Yesterday around 9PM I saw on social media that Hawaii was in a tsunami watch with a predicted 1AM arrival time. There had been an 8.2 earthquake off the Alaska coast. I pulled out my guest contact information and started calling our guests, starting with the ones needing to prepare for evacuation. Thankfully by the time I was done (and had filled my own bathtub with water, started the dishwasher and plugged in my phone), the watch was called off. It’s good to be prepared.
The likelihood of there being a tsunami while you are on vacation is very slim, and yet, it’s a good idea to know what to expect.
Tsunamis are caused by displacement of ocean water, usually by earthquakes. There are two types of tsunamis – those caused by a local earthquake and those caused by earthquakes far away.
If it is a local earthquake and you are at the beach, there will be little time for warning. Here are the signs to look for:
- sudden pulling back of the water
- earth moving for at least 20 seconds, possibly knocking people to the ground
- hearing the ocean roar
If you experience any of these while at the beach, you should move away from the beach to at least 100 feet above sea level (one mile inland or in a pinch at least to the fourth floor of an apartment building). If it is a local earthquake, the tsunami waves could arrive within minutes.
Far away earthquake
If it is a far away earthquake, there will be more warning time. The NOAA Pacific Tsunami Warning Center tracks all earthquakes and monitors their DART buoys for possible tsunamis. Should there be a tsunami headed our way, they issue alerts via local media (radio, local TV stations etc). For Maui specific news, follow MauiNow and Maui247 on Facebook or Instagram.
The most obvious warning will come from the tsunami sirens located wherever there is danger of flooding (if you are in a remote location, there may not be a siren). When there is a tsunami warning, these will start wailing (steady three minute tone), fortunately not non-stop but at regular intervals (note: there are monthly emergency tests the first day of every month at 11:45 – don’t panic!) If the sirens start wailing, listen to the local news and follow their directions. Warnings will always tell you when the first tidal wave is expected to arrive. Please listen to these warnings and obey them.
What happens in a tsunami
Prior to the tidal wave, the water will recede further than normal, and then come rushing back in. This more extreme wave action will continue for multiple hours. Here is a NOAA animation of what can happen.
You will want to avoid going into the ocean for a day or two after a tsunami as the ocean is in turmoil, normal currents disrupted. The water will be brown and sharks hunting for food.
If you are familiar with our Sugar Beach condo, the former resident manager Cliff Jordan (now a local realtor) filmed this incredible footage after the Japanese tsunami in March 2011. Note, that tsunami hit Maui around 3AM. Cliff filmed this four hours after the initial waves hit. The initial waves came as far as the BBQ area but also circled around the building and flooded the parking lot. Thankfully the groundfloor condos were not flooded, however guests in the first three floors were evacuated. Ma’alaea Harbor sustained significant damage, in Kihei portions of South Kihei Road were covered in sand, fish and coral.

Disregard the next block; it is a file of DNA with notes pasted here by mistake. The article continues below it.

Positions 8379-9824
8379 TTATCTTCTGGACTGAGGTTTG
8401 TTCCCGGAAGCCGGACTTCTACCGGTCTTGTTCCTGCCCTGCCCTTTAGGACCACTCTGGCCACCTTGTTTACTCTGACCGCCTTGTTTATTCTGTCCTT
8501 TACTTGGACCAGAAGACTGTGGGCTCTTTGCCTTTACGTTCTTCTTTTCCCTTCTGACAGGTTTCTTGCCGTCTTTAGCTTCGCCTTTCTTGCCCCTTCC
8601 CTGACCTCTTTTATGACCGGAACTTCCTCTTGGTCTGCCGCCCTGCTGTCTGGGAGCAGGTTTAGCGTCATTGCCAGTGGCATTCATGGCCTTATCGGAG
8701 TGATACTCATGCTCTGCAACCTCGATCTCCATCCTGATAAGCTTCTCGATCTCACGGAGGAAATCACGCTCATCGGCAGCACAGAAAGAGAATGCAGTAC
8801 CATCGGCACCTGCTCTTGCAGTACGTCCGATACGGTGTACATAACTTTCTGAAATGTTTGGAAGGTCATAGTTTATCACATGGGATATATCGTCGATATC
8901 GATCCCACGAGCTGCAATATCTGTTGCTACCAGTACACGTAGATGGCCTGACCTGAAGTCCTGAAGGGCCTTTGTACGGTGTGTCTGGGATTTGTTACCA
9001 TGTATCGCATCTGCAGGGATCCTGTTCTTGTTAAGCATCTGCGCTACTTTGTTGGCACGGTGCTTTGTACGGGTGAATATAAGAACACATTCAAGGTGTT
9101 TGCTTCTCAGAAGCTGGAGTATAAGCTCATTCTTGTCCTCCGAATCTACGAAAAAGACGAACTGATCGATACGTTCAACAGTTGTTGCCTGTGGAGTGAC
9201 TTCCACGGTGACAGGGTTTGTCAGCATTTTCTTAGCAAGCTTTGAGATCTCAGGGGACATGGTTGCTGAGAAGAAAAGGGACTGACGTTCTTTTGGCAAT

Do you need to evacuate?
How do you know if you are in an evacuation area? Here is NOAA’s tsunami evacuation map, if you allow it to know your location it reduces the need to search and guess. Kamaole Sands and Sugar Beach condos, you are in the evacuation area. Maui Kamaole or Palms at Wailea condo, you are NOT in the evacuation zone (you do not need to evacuate).
If you need to evacuate:
- pack your valuables and documents
- pack food and drink, a flashlight and blanket. Bring some beach chairs along too, evacuations can take a while.
- close windows and lock the condo behind you
- head out of the evacuation zone. There are churches (Kihei Lutheran and Hope Chapel) along the Piilani Hwy that open their parking lots to those who need to evacuate. In the past Safeway parking lot has become a bit of a town party. County shelters don’t open until after a tsunami has occurred
- on Maui shelters do NOT provide anything besides a roof and bathrooms. You will need to bring all your own supplies
- do not return into the evacuation area until officials give the go-ahead. Remember, it isn’t just one tidal wave, they come in sets for several hours. If there is damage, it may not be safe to go back – so please wait
If you are not in the evacuation zone
- avoid unnecessary driving (the roads get really clogged)
- ensure you have working flash lights and your phones are charged (there is always the possibility of a power outage)
- make sure you have lots of drinking water and also water to wash (clean and fill the bathtub, sinks, pots for non-drinking water purposes)
- listen to the local news – before the tsunami wave is expected to arrive, the County shuts down the sanitary sewer system. Avoid using the toilet once that happens – when the sanitary sewer is shut down, all sewer will go directly into the ocean
It will be very difficult to find local Maui specific tsunami information. Most of the news will be about Oahu (this is frustrating).
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